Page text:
So, let's get this party started so you can see some of the cool sneak peeks Ginny has to share with us.
Hi, Ginny, [Crystal waves wildly] take a moment and tell everyone a bit about yourself.
Okay, work stuff first. My first novel came out in 2006, and on September 1, my 26th novel was released, The Most Famous Illegal Goose Creek Parade. If you do the math, you’ll see that I’m a very busy writer! In 2011 I launched a small publishing company called Next Step Books, and I edit most of the books we publish. I also do freelance editing and book formatting for indie authors. Personally, I’m a wife, mother, grandmother (a very young grandma!) and a certified lay speaker in the United Methodist Church. I love reading (of course!), and motorcycling, scuba diving, and anything to do with Disney World or Disneyland. And lately I’ve taken up pottery.
Sounds so exciting and congrats on the 26th novel! How awesome! It must be a lot of work to write and run a small publishing company. Tell us, how did A Kiss is Still a Kiss come about? Where did you get the idea?
I attended the 2014 World Fantasy Convention in Washington DC and roomed with a friend who also loves fantasy novels. One night we were in our hotel room, and she said, “I’d like to start reading that novel I bought, but I’m too tired to get into something long.” We started talking about the difference between short stories and novels, and how some genres seem to have a wide audience for short fiction while others do not. The conversation evolved, and before I knew it, I’d decided to put together an anthology of short fiction.
What kind of stories can we find in this collection?
Really good ones! One thing that makes this book stand out is the inclusion of many different genres. I love to read a variety of styles, and I figured other people would too. They are all romance in some form or other, but you’ll find historical, contemporary, regency, young adult, whimsical, fantasy, and even a couple with science fiction elements. The one thing every story has in common is a kiss. (A romantic kiss. I had to reject a couple of stories because the featured kiss was with a dog.)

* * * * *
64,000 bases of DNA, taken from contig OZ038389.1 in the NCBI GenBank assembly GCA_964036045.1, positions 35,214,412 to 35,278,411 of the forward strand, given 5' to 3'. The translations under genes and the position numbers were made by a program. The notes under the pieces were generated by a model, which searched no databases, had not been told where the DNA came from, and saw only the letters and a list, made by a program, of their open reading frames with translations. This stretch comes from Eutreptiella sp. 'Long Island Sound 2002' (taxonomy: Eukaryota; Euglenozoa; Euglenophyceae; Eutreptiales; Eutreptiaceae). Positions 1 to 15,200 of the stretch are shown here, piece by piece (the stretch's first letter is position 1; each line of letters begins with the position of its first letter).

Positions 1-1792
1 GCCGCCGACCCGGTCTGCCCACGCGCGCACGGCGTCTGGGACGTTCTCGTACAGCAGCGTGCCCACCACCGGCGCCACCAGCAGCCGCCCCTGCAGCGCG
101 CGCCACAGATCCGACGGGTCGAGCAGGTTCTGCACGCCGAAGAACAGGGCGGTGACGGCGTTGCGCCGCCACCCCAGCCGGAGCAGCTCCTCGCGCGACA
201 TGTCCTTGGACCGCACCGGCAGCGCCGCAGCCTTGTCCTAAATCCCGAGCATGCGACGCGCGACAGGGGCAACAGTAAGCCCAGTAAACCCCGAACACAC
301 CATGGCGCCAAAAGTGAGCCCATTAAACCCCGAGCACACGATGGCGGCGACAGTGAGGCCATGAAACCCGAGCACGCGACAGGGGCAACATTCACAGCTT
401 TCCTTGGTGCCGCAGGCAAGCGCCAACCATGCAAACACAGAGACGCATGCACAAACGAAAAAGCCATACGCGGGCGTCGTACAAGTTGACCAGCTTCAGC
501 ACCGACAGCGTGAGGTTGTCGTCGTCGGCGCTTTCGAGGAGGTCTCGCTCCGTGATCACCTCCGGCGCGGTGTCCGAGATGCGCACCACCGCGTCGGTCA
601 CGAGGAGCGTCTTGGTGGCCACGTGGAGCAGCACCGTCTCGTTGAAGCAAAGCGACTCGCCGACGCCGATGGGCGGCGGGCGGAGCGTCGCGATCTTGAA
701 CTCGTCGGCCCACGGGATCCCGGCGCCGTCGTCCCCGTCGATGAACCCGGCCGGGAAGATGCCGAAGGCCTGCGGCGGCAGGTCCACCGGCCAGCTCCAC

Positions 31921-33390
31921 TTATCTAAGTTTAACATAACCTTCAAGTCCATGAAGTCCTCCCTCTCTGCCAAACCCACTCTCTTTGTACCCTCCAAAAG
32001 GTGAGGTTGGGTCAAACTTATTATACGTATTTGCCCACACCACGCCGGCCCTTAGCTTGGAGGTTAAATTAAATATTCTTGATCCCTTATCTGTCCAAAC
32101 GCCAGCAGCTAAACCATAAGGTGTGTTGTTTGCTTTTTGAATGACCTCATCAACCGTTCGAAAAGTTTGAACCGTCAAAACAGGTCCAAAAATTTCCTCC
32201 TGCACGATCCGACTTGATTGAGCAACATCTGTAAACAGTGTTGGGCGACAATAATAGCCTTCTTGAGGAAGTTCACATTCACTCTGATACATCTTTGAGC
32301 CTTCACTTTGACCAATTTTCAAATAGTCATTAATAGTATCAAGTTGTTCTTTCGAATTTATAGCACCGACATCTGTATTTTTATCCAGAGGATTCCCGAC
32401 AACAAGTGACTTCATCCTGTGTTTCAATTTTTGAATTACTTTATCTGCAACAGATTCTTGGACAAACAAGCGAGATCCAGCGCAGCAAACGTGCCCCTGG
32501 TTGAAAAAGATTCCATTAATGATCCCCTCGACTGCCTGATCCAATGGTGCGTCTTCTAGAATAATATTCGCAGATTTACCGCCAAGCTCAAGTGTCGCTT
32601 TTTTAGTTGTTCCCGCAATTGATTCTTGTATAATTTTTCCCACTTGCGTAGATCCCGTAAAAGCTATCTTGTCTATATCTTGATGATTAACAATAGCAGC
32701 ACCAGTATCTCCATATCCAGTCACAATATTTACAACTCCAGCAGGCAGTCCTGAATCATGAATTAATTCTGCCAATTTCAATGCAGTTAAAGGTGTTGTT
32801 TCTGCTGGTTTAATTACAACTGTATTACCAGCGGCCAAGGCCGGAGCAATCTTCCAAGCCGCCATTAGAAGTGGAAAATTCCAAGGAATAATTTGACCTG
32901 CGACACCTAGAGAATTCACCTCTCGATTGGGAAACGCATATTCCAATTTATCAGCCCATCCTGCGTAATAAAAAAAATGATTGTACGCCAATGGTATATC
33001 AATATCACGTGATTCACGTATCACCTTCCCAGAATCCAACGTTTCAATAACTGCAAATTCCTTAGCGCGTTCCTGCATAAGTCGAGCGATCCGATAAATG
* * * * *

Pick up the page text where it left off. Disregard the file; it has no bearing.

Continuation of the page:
Ha-ha. Oh what a great answer. :) I was so excited to be included in this collection, and our own Angela Couch has a story included too. Who else will we find in this great line up?
I love your story and Angela’s! I was really excited about the author lineup, because I was able to include a blend of established writers and first-timers. The multi-published writers included are Deborah Raney, Gail Gaymer Martin, Kathleen Fuller, Anna Zogg, Eva Maria Hamilton, Amy Barkman, and a sci-fi writer named Scott Parkin. The rest have either published a few stories, or nonfiction, or are making their literary debut in A Kiss is Still a Kiss. Those are Mary Laufer, Lara Ware, Kylara Silvers, Jan Brand, Sarah Monzon, Patricia Iacuzzi, Jan Davis Warren, Bethany Rae, Deborah Wuetherich, John Dromey, and MaKayla Martinez. And then, of course, there’s you and Angela.
One fun fact: one of the newbies is a pseudonym for a multi-published author who is writing out-of-genre. I’ve been sworn to secrecy.
Oh, you do know how to tease. :) Speaking of teasers, can you give us any sneak peeks?